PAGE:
I think the story line Stallone tried to give us kind of made some sense — Boxer contracts brain damage, can’t fight/ father and son waring over quality time, so young boy falls in with bad crowd / student versus mentor —  although I felt the execution was horrendous. It was supposed to be dramatic, but it ended up feeling like some Lifetime movie starring Nancy McKeon or Danica McKeller.

The film was unncesary. In journalism school, a professor once told me “you don’t need to put a bow at the end of every story.” The saying applies here as well. We were perfectly fine with Rocky taking down Ivan Drago in his native Russia. Rocky was still an American hero, a boxer who’d already retired as champion. ‘Nuff said.

A friend of mine said Rocky IV was the best, but I am wondering if his thoughts were influenced by the time in which he watched the film. We’re both in our late 20s (one of us turns 30 this year) which means that he likely watched Rocky IV when it came out, or soon thereafter. If that is the case, then he’s automatically prone to call that his favorite — we tend to think everything we watched as kids was awesome. Having watched all of these movies in recent days for the first time, I’m of the belief that Rocky IV was almost a joke as well. The one-liners in that installment are great, and the angle of Creed’s death is intriguing, but just another hurdle that Rocky must overcome somewhere in the middle of the movie in order to give himself  motivation to step into the ring and take down his rival.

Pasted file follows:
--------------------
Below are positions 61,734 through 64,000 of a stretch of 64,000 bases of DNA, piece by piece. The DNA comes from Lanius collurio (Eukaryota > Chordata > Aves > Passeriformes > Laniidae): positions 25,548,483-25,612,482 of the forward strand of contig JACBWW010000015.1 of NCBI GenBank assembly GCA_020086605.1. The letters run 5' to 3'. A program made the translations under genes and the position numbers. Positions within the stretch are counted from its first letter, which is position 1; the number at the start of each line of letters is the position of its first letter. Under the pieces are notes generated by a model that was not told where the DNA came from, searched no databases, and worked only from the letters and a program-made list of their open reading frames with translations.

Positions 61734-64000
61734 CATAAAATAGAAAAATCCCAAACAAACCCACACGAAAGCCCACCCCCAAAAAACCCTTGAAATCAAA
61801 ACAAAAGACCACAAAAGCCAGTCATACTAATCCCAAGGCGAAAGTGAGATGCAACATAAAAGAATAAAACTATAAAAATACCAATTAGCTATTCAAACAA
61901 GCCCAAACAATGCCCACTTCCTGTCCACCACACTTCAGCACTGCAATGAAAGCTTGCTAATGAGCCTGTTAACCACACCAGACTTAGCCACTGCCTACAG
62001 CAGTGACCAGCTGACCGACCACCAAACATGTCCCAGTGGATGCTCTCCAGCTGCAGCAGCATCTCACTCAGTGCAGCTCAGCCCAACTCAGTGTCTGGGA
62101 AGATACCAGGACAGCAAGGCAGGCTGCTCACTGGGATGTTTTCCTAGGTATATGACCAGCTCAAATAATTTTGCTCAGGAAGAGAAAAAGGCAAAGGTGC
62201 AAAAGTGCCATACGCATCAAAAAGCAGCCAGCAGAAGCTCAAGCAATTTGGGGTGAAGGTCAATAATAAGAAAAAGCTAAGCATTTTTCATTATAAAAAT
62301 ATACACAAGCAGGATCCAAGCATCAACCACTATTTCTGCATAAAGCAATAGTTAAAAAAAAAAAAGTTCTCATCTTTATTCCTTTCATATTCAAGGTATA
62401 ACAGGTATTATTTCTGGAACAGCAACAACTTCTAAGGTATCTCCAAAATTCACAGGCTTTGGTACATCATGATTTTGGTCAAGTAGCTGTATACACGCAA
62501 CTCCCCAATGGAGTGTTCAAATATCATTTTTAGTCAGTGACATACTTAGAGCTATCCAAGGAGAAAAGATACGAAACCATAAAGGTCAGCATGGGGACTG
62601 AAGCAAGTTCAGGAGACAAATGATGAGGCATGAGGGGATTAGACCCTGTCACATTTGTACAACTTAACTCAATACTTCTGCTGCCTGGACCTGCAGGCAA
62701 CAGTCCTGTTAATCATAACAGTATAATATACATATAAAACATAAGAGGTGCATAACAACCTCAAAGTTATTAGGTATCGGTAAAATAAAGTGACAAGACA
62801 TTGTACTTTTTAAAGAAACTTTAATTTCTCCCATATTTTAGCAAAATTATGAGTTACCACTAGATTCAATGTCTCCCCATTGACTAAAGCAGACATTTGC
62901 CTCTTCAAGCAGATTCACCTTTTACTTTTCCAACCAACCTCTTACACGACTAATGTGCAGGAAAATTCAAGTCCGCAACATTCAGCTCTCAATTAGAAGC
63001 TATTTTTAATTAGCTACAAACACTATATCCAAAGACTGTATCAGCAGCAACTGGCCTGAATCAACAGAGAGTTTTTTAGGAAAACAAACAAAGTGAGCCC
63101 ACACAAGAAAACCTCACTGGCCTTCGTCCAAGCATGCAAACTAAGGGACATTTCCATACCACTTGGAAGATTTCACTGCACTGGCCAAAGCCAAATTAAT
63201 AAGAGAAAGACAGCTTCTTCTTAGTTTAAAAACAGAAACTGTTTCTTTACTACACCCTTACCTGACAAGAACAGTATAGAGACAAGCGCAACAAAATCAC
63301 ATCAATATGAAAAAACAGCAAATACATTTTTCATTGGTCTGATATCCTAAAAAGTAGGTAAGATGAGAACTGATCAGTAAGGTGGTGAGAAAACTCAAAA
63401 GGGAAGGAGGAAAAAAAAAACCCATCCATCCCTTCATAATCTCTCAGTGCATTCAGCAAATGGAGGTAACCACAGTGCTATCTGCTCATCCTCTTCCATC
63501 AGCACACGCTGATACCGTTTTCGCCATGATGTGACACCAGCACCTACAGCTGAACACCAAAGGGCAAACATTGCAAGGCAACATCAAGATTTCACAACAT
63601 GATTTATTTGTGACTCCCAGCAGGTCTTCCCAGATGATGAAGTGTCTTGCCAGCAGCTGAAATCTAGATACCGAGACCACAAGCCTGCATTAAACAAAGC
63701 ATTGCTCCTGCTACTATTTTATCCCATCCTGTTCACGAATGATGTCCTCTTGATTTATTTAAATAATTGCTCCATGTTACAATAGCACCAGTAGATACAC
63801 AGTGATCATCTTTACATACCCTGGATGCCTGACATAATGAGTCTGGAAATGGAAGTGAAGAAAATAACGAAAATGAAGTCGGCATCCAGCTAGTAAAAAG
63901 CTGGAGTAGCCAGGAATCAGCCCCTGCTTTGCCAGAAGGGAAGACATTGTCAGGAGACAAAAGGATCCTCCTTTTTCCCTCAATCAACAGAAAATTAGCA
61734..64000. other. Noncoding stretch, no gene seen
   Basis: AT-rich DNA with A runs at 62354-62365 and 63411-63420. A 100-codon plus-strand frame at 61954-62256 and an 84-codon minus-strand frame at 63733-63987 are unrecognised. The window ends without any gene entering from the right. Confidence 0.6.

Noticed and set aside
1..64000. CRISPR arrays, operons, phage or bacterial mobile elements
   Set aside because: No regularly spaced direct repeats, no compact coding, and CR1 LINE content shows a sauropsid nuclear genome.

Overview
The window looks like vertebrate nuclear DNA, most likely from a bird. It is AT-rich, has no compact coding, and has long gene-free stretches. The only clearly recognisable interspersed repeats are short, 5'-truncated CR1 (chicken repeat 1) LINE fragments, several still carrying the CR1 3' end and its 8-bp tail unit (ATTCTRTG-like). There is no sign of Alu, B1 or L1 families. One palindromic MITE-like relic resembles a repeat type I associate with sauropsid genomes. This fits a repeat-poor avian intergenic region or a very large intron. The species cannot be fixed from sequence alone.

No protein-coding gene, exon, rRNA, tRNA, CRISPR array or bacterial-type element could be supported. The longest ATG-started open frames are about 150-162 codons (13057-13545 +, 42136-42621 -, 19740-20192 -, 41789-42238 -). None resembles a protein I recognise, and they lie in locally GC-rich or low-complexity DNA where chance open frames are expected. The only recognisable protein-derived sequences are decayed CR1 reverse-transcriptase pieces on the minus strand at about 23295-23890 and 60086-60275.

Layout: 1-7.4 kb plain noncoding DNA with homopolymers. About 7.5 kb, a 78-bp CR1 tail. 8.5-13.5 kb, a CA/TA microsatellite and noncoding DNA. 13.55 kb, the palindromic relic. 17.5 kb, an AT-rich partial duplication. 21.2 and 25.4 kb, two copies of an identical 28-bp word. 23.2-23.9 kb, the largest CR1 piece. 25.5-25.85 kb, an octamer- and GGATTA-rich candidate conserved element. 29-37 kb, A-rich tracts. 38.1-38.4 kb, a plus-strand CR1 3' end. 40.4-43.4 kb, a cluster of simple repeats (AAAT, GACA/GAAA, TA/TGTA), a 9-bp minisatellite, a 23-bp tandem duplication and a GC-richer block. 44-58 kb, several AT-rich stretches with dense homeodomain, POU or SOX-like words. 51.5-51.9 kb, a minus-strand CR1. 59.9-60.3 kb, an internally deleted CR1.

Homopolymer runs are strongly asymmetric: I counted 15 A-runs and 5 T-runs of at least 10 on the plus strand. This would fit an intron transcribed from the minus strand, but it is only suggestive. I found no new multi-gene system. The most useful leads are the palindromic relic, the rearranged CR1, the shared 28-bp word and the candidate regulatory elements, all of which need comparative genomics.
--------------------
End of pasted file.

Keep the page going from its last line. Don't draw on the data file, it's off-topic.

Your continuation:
For pure entertainment, Rocky III is my favorite. The soundtrack and introduction of Clubber Lang, coupled with Rocky losing a fight, (two if you count the thrashing that Thunderlips handed him in the boxer v. wrestler exhibition) made it a good watch. Rocky II was also great because we got to learn more about Creed, which ultimately made Rocky’s character stronger when he beat him in the end.

In all honesty, the series probably should have ended after No. III. By that point Rocky’s character was already starting to take a hit. He no longer was the poor and hungry fighter for whom we were cheering, rather some showboat, fan favorite whose appearance in the ring almost seemed forced. Instead what we ended up could be best summed up by the appearance of this song/video at the end of V.

As it pertains to Rocky’s enemies, I still think Apollo Creed was the best, probably because his character was easily identifiable. The role of a defeated champion who wants a return to glory is also cliche, but one that many people have experienced in their personal walks of life. Plus the dude looked like a boxer, thereby making the fight between Rocky and Apollo feel realistic.